Grammy winner, Internet start and teen idol Drake also mentioned casually popping Xanax pills in his songs, while Soundcloud rappers base their entire careers on themes like anxiety struggles and how Xanax helps them cope.
Media interest peaked in 2017, when emo Soundcloud rapper Lil Peep died at 21 from an overdose of Xanax, fentanyl, and a cocktail of several other drugs. This death sparked shock and concern in the community, revealing a serious problem that parents had been blind to: other Soundcloud rappers had been glamourising Xanax for years. For example, in one viral Instagram post, rapper Lil Pump posed with a Xanax-shaped cake.
Teachers and headmasters across the UK said that they had been pointing out this problem to parents for years, and that for a worrying number of teens popping Xanax pills during lunch breaks is a common practice. This also happens at parties, where teens make dangerous combinations of Xanax and alcohol. In lack of a better understanding of Xanax side effects, many students see Xanax as a safer alternative to illegal drugs that also doubles as a remedy for anxiety or sometimes, hangovers.
Even more worryingly, Xanax is surprisingly easy to obtain. In theory, the drug isn’t available on the NHS and it can only be prescribed at private clinics in the UK, but teens can find an online supplier in less than a minute. And even if they don’t actively look for it, an ad on social media can still pop up, tempting teens to buy a Xanax pill for as little as 70p.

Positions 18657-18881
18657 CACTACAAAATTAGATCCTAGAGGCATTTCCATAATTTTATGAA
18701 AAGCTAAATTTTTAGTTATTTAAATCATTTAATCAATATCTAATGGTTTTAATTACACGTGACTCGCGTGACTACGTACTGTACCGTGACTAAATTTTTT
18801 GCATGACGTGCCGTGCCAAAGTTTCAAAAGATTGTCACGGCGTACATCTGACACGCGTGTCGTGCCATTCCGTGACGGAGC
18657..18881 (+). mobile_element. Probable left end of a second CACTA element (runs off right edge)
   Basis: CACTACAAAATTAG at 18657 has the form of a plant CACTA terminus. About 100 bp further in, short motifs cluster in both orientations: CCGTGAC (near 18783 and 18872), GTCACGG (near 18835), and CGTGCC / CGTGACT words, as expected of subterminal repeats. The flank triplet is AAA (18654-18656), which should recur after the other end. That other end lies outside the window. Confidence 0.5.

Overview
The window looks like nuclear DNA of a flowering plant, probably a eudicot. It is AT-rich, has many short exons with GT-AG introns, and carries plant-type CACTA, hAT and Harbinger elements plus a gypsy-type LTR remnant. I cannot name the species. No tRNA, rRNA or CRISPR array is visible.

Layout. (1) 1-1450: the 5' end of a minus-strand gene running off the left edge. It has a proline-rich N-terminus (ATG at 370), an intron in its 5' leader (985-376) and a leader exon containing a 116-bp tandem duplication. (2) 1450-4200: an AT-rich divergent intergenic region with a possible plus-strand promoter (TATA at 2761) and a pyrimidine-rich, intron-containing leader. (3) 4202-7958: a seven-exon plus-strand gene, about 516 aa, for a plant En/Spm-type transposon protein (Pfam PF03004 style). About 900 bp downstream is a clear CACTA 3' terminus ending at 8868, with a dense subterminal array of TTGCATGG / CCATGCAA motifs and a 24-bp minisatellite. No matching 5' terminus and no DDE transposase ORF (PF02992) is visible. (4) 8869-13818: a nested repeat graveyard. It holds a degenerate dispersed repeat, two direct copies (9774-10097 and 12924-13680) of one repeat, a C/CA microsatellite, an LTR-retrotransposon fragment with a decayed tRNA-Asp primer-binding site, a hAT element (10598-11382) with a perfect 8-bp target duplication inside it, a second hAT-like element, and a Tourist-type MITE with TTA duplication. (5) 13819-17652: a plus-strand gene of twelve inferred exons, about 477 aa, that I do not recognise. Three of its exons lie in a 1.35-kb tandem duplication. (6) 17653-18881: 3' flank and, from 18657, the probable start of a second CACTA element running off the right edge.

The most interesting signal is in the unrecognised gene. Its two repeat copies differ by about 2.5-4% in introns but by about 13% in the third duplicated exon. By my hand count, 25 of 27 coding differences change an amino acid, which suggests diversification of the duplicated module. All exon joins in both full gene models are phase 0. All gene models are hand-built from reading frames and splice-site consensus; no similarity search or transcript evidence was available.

What is Xanax and when does it become dangerous?
Xanax is the trade name for the drug Alprazolam, a short-acting benzodiazepine prescribed in the management of generalised anxiety disorder and panic disorder. Benzodiazepines produce dopamine in the brain, generating feelings of relaxation and helping patients cope with symptoms such as restlessness, trembling, increased heart rate, sweating, or the feeling of impending doom.
so happy i’m done with xanax pic.twitter.com/zuqzNXZNfr
— chels (@yayitschelly) April 2, 2019
However, specialists recommend caution when taking Xanax and benzodiazepines in general, because these drugs are highly addictive. Prolonged use has been associated with harmful, even life-threatening side effects that range from drowsiness and tiredness to depressive and suicidal thoughts.
Doctors also point out that the counterfeit versions of Xanax that are so popular in the UK pose an even greater threat, because benzodiazepines are mixed with other dangerous substances. For example, one investigation at Robertsbridge Community College revealed that students had been taking cheap fake tablets that had been laced with Fentanyl.
Even when the pills are not counterfeit, Xanax can still be dangerous as a party drug. Combined with alcohol, it can slow down heart rate and breathing, leading to respiratory arrest, coma, and even death.
How to get help for Addiction
If you or anyone you know is suffering from a drug or alcohol addiction and want to seek help then take the first step and call us for free on 0203 955 7700 where an Addiction expert is ready to take your call and provide impartial advice. Call now.